The Town That Dreaded Sundown (1976)

  • Time: 90 min
  • Genre: Crime | Drama | Horror
  • Director: Charles B. Pierce
  • Cast: Ben Johnson, Dawn Wells, Andrew Prine


Set in the late 40’s the residents of Texarkana, Texas are left terrorized by a mysterious hooded killer who is stalking victims during the evening and leaving the local police at a loss.

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  • Shortly after World War II ended, the community of Texarkana, Arkansas were finally piecing their lives back together and preparing for a time of harmony and peace. That is, until a masked psychopath, dubbed the ‘Phantom Killer’ by the press, starts a killing spree that will shake the city to its very core. Writer and director Charles B. Pierce (who also has a supporting role as a bumbling deputy) flaunts his artistic license with the events that actually occurred in 1946, informing us that “only the names have been changed,” when in fact the story is altered considerably to form a traditional thriller narrative, yet the result is an effective horror.

    The Town That Dreaded Sundown could be labelled as one of the first ‘slasher’ movies, having emerged two years before John Carpenter’s Halloween, the film that really kicked-off the genre. Yet while there is slashing-a-plenty, the film also works just as well as a police procedural and a docudrama, with the majority of the attention focusing on the heavy toll the murders take on the city’s terrified inhabitants, and the desperate actions of the police trying to catch him. Reliable deputy sheriff Norman Ramsey (Andrew Prine) is given the task of overlooking the investigation, and when the few leads they have lead to dead-ends, legendary Texas Ranger J.D. Morales (Ben Johnson) – based on real-life Ranger Manuel ‘Lone Wolf’ Gonzaullas – is drafted in to take charge.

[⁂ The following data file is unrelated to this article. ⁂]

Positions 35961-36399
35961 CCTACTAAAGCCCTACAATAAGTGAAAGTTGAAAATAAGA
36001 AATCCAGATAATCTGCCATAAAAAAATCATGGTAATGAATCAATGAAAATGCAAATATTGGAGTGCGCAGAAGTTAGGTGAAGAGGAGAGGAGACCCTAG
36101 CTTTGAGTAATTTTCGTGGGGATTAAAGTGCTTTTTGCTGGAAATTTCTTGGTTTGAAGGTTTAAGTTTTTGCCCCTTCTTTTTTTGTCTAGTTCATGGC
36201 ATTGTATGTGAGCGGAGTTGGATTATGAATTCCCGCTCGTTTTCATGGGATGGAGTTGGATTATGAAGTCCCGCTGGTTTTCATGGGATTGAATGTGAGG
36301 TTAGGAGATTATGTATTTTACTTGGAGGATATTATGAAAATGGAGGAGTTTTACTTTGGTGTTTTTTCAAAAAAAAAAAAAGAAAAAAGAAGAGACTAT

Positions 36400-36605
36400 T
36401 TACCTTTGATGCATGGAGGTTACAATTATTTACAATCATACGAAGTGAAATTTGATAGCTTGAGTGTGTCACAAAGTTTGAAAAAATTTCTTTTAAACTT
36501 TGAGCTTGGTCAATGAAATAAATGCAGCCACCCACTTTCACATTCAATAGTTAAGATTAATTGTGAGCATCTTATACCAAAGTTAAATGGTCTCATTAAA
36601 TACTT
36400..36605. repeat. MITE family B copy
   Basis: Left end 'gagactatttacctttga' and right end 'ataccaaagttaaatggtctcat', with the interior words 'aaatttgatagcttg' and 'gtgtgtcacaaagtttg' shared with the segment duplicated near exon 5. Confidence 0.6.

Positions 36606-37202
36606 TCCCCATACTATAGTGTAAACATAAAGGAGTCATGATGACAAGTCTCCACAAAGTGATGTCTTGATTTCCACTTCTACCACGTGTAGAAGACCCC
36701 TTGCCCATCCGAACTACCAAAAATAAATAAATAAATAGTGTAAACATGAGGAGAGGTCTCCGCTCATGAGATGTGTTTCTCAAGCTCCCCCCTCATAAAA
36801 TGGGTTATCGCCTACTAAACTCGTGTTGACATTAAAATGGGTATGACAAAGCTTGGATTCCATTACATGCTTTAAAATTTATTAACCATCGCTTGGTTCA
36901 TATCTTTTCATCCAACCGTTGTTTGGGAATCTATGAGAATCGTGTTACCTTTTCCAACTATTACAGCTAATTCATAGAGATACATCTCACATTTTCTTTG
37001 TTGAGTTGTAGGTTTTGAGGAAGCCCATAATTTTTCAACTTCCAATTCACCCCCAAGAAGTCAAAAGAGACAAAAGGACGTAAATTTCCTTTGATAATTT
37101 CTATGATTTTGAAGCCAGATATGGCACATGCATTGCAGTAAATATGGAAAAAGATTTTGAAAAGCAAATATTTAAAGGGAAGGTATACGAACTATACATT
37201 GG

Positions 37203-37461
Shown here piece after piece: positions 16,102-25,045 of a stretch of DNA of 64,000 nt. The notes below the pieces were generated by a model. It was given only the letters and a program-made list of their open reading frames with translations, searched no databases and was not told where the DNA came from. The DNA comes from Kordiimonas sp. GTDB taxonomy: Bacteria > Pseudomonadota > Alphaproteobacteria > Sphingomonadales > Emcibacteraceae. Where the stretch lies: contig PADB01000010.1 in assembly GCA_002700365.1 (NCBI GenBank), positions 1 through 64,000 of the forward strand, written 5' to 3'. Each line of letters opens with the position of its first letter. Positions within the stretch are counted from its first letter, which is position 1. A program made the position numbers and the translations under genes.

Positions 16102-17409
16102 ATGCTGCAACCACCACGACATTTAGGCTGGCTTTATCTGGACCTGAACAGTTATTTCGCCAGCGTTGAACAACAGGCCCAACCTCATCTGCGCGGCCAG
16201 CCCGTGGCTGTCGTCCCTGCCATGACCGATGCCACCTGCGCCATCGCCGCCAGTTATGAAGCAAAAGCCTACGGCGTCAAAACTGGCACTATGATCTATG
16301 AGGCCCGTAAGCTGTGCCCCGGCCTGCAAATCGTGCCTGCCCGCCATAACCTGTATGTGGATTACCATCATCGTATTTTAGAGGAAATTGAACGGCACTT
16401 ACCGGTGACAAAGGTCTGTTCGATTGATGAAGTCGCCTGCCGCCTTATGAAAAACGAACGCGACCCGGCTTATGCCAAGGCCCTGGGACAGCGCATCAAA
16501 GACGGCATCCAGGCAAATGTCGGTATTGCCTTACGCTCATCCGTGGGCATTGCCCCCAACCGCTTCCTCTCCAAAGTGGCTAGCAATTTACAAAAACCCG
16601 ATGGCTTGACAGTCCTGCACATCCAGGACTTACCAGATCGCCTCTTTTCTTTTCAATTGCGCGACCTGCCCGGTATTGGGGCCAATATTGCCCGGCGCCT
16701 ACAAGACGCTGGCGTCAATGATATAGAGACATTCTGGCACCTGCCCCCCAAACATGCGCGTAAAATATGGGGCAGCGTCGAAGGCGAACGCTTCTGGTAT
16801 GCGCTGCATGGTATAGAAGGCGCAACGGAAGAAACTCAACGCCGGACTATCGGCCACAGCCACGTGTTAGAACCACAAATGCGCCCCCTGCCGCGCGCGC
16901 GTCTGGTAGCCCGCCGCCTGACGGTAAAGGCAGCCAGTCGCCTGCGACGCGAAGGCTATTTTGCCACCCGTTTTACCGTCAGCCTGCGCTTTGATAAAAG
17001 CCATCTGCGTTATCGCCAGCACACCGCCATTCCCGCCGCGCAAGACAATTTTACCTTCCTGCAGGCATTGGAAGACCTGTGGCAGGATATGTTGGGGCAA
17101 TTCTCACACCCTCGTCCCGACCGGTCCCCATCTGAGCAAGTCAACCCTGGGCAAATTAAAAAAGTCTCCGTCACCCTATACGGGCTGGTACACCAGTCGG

The highlights of The Town That Dreaded Sundown come in the form of some very effective murder set-pieces. There are no drawn-out stalking scenes of hapless victims running screaming through the woods or lashings of over-the-top gore. Instead, the killings are brutal and straight-to-the-point, with the sound of killers near-orgasmic breathing, which are muffled through the killer’s gunny sack disguise, proving incredibly discomforting. What I didn’t expect was the sudden tonal shifts to slapstick comedy. The inept deputy ‘Sparkplug’, played by Pierce, seems to have wandered in from a Marx Brothers set, with his frequently idiotic mishaps, such as accidentally driving Ramsey and Morales into a lake for them to emerge wet and grumpy, jarring the film’s flow and carefully built atmosphere. These unwelcome comedy interludes are a constant and unnecessary distraction, and means that the film falls way short of the 70’s horror classic it could have been.

    Rating: 3/5

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